The Real Deal – Nonprofit arts and culture organization sues Delray Beach over lease termination (November 12, 2021)
By Kluger Kaplan November 15, 2021
Nonprofit arts and culture organization sues Delray Beach over lease termination
Suit claims officials colluded to kick out Old School Square
By Lidia Dinkova
A nonprofit arts and culture organization sued Delray Beach, after officials terminated its lease for city-owned property where it has held its programs since 1989.
Old School Square Center for the Arts also sued Mayor Mayor Shelly Petrolia, Vice Mayor Shirley Johnson and Commissioner Juli Casale, who voted to end the lease in August. It also sued City Attorney Lynn Gelin, a former CEO of the nonprofit and a former board member, alleging the board member colluded with elected officials who wanted Old School out and provided proprietary financial information on the nonprofit.
The nonprofit alleges its lease was terminated under the guise of legitimate reasons, under a clause that allows the city to end the agreement without cause. Yet, officials who wanted Old School out have listed a slew of reasons to end the lease, according to the complaint, filed last week in Palm Beach Circuit Court.
“This whole termination was done in bad faith and for reasons that are subjective, based on personal animus and seeking to replace Old School Square with another organization,” said attorney Marko Cerenko, who represents the nonprofit organization.
Old School Square leased the property at 51 North Swinton Avenue, which was formerly Delray Beach Elementary School. Buildings include the Crest Theatre, Cornell Museum, and the site also includes an outdoor music pavilion.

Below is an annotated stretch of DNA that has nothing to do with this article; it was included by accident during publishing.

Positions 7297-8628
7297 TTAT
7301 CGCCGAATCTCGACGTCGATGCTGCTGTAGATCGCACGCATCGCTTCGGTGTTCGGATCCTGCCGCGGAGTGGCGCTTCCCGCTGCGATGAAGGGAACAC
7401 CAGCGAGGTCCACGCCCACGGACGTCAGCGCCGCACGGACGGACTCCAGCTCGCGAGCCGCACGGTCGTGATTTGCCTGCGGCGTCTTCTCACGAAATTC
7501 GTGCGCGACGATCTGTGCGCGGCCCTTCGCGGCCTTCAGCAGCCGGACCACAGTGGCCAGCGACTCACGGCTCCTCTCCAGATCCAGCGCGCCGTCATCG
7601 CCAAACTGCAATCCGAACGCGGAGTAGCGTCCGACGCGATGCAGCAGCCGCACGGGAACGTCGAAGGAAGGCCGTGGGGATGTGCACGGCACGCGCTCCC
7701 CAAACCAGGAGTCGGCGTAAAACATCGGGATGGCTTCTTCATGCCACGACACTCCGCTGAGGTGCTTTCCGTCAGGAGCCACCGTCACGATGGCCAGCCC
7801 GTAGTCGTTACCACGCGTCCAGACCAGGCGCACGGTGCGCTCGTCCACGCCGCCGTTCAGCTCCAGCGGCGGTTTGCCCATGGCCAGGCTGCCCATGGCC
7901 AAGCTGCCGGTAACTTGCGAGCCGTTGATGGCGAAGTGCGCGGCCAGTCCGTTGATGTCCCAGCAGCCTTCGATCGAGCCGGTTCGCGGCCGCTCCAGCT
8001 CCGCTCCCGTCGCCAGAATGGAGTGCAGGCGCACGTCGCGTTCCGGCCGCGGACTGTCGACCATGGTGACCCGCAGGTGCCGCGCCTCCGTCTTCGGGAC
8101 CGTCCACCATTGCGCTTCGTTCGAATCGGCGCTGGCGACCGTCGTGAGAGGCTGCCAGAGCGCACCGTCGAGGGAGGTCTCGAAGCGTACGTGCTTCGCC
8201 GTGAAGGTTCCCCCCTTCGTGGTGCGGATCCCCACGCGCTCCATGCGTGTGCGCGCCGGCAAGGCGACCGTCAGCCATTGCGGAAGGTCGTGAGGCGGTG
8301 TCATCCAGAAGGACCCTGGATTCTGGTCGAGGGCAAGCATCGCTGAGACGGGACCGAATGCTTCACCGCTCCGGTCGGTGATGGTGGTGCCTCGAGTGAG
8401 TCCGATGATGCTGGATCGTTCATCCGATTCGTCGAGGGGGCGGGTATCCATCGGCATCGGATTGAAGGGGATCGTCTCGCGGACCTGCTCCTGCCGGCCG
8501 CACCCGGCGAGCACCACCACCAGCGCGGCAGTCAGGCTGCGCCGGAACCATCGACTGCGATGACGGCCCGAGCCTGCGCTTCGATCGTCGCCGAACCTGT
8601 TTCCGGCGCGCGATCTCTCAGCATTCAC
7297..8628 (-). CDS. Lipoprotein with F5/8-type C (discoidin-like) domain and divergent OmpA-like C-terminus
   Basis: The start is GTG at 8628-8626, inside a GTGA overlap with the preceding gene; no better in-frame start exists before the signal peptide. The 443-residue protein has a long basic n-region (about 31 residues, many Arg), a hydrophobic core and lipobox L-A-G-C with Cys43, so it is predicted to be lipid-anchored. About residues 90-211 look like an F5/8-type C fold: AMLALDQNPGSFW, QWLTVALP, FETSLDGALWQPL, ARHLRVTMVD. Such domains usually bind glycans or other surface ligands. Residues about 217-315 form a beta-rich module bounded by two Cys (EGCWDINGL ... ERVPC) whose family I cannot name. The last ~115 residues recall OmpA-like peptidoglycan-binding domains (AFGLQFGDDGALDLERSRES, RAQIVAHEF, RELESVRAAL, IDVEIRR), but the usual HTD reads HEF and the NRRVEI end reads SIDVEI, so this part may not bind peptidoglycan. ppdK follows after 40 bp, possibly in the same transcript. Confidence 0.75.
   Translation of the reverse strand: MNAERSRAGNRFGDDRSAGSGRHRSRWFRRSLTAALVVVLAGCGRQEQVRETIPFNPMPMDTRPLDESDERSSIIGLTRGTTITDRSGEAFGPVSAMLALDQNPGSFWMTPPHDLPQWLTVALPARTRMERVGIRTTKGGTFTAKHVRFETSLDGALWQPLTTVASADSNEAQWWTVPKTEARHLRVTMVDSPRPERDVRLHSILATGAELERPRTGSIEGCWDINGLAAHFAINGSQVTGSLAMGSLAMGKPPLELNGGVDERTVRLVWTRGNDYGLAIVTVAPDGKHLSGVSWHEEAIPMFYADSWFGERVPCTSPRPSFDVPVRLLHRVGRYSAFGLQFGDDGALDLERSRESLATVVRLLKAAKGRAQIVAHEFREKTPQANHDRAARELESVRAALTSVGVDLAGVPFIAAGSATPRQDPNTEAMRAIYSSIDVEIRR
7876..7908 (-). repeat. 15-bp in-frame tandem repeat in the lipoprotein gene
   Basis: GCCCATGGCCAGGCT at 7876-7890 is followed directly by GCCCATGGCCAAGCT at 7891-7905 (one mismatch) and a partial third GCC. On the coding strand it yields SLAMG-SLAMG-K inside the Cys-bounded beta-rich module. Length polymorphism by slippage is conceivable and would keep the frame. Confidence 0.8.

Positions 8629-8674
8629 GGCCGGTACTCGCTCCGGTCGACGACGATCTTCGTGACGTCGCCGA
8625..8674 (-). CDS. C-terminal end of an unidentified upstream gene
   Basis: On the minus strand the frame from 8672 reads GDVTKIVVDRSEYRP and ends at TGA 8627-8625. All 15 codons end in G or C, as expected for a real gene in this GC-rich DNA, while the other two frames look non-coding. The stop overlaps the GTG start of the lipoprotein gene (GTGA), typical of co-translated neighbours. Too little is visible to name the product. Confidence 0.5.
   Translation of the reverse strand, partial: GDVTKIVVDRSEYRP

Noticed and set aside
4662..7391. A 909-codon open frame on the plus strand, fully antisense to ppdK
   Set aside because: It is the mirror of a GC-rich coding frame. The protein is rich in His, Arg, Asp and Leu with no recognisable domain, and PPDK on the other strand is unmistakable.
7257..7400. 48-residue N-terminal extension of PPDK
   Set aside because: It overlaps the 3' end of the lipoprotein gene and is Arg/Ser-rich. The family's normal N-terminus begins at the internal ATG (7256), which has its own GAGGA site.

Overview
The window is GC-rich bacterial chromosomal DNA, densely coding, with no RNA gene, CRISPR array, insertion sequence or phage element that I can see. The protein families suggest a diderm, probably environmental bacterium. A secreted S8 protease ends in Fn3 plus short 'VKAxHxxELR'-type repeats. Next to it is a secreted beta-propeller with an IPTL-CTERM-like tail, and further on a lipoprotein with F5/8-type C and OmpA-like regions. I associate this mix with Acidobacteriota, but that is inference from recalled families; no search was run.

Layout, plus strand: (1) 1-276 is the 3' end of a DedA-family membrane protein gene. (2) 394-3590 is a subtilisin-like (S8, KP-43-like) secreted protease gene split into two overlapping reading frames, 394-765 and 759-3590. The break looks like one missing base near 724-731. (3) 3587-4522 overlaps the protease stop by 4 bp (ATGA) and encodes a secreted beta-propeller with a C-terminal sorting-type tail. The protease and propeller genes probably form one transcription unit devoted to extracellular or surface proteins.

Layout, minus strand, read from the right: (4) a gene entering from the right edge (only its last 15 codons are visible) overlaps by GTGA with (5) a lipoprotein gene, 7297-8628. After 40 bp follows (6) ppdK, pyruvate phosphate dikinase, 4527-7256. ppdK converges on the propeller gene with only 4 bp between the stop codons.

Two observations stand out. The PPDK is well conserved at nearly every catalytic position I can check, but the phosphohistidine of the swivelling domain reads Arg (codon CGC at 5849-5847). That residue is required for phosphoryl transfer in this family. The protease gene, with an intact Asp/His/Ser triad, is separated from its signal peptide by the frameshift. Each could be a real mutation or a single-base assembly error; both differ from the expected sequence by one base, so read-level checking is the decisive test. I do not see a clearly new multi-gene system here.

According to the suit, the nonprofit invested more than $15 million to transform the property, which used to be an “eyesore” of rundown buildings, and to build the outdoor pavilion.
The lease termination has ignited anger by some in the community, who have said it is an important cultural venue in the city. In the complaint, the nonprofit cited a survey that determined Old School is the most widely attended cultural and arts venue in Palm Beach County, with 600,000 visitors annually.
Delray Beach’s spokeswoman declined comment. Petrolia and Shirley Johnson did not respond to a request for comment. Casale called the suit “groundless.”
“The claims against me and my fellow commissioners have been squarely rejected by the Florida courts, with the most recent decision occurring a few months ago in 2021,” she said in an emailed statement.
The relationship between the city and the nonprofit went awry starting in 2013, according to the complaint. A new lease was signed in 2016, which included “onerous” provisions, the suit claims.
Old School alleges that the city essentially wanted to micromanage the nonprofit and restrict its uses. The new lease allowed for a termination without cause.
In a 2018 meeting between Petrolia and Old School founder Frances Bourque, Petrolia cautioned that the nonprofit’s financing requests from the city were too large, and that the city could take over the operations and management of the property if fund applications were not reduced.
“The message was clear: Play by my rules, or I will make it very difficult for OSS to function, including OSS’s requests for funding” from the city’s Community Redevelopment Agency, the complaint states. CRA funding accounted for roughly a quarter of the nonprofit’s annual operating budget, according to the suit.
Another issue stems from renovations at the Crest Theatre building. Although Old School had obtained a city permit to do the work, some Delray Beach officials later claimed that commission approval also was needed. Old School disputed this claim.
Delray Beach has opened bidding for a new management organization to take over programming at the site. Proposals are due Dec. 17.
In the meantime, Old School plans to keep providing its programs as best it can, although it had to end performances at the Crest Theatre due to the city mandate to stop the building renovations, Cerenko said.
“It’s a shame because it is the citizens who are being harmed in this situation,” he said. “There’s less events and programming as a result of the city’s actions.”